Volkswagen has lost a legal challenge to block prosecutors from examining unpublished documents regarding its emission scandal, with Germany’s top court ruling on Friday that files seized from a U.S. law firm can be reviewed.
It indicates the data from the files may be made public as part of any criminal proceedings, thus giving more ammunition for shareholders and vehicle owners seeking damages.
Right after the dieselgate scandal broke in September 2015, the automaker hired law firm Jones Day and advisory firm Deloitte to investigate the concern and look at who was responsible.
Volkswagen never published the findings of the Jones Day investigation, although a summary was gathered in the form of a “Statement of Facts” for the U.S. Department of Justice.
Prosecutors investigated the Munich offices of Jones Day in March 2017 in association with a fraud investigation related to 3.0 liter diesel engines made by VW’s premium unit Audi.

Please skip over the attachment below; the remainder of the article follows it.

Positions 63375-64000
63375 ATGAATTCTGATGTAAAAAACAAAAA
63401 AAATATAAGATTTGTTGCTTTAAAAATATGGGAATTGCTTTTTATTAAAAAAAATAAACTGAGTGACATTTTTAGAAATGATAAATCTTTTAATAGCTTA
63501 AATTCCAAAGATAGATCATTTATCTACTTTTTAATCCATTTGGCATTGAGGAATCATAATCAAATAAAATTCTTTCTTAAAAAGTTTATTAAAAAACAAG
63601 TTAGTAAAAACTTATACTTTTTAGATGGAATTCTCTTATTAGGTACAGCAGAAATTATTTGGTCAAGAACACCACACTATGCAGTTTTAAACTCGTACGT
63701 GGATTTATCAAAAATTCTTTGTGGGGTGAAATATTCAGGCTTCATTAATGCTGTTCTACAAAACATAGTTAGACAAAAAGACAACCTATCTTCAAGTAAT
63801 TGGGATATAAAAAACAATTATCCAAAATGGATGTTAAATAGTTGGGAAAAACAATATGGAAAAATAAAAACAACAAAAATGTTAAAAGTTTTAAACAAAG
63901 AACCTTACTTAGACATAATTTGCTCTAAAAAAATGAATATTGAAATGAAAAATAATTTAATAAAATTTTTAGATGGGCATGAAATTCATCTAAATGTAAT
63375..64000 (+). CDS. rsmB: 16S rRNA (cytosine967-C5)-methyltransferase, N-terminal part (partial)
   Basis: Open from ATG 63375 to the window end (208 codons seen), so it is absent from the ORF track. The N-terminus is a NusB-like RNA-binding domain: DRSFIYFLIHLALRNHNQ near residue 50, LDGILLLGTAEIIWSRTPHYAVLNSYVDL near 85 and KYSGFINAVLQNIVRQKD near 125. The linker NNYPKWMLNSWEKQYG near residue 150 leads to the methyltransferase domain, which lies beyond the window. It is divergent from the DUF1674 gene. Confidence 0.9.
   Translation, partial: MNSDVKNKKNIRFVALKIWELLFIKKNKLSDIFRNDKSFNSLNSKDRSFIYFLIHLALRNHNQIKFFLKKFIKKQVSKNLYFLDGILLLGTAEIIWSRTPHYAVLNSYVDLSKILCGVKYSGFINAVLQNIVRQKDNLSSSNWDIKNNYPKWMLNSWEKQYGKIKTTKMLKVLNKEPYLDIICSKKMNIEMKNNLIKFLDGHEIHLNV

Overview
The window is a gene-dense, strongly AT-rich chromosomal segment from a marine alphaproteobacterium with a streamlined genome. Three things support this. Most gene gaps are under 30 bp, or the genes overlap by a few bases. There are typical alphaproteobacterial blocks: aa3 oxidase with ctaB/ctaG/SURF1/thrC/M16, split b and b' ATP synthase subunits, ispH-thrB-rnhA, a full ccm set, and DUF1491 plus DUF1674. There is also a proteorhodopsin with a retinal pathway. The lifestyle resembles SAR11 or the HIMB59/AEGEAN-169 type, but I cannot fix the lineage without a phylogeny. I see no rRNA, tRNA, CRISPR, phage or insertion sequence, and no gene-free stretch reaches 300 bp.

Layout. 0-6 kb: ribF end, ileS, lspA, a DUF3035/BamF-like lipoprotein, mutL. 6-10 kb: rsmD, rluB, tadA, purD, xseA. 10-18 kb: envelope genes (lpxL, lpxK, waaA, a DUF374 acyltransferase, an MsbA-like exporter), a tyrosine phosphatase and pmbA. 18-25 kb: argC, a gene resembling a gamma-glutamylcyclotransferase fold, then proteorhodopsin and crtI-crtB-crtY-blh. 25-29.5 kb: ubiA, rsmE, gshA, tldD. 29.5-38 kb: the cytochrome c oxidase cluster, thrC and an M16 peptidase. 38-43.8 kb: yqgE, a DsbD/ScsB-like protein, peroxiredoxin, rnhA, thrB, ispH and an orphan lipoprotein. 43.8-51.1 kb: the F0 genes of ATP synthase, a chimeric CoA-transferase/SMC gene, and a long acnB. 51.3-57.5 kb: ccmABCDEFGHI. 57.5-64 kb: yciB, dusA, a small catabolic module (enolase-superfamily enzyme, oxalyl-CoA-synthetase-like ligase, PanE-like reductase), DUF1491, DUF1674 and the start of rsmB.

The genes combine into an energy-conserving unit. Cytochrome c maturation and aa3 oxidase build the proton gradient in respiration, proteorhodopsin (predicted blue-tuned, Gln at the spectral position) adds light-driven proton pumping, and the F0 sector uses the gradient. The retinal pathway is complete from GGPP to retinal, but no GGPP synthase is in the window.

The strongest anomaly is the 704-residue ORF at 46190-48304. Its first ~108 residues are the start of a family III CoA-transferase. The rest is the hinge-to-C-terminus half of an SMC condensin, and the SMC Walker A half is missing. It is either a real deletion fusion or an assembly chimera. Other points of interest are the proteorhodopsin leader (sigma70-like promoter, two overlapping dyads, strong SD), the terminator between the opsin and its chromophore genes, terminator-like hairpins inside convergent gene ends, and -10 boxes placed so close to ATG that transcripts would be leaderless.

The automaker fought the use of any files seized in the raid, and the constitutional court last July issued a temporary order blocking Munich prosecutors from evaluating the material.
The dismissal of VW’s legal challenge by the federal constitutional court on Friday is a another blow to the automaker, which is still overcoming with the implications of the dieselgate scandal nearly three years after it came to light. Munich state prosecutors stated it was not yet clear when they would start investigated the seized folders and computer data, but that they hoped they would make their probe easier.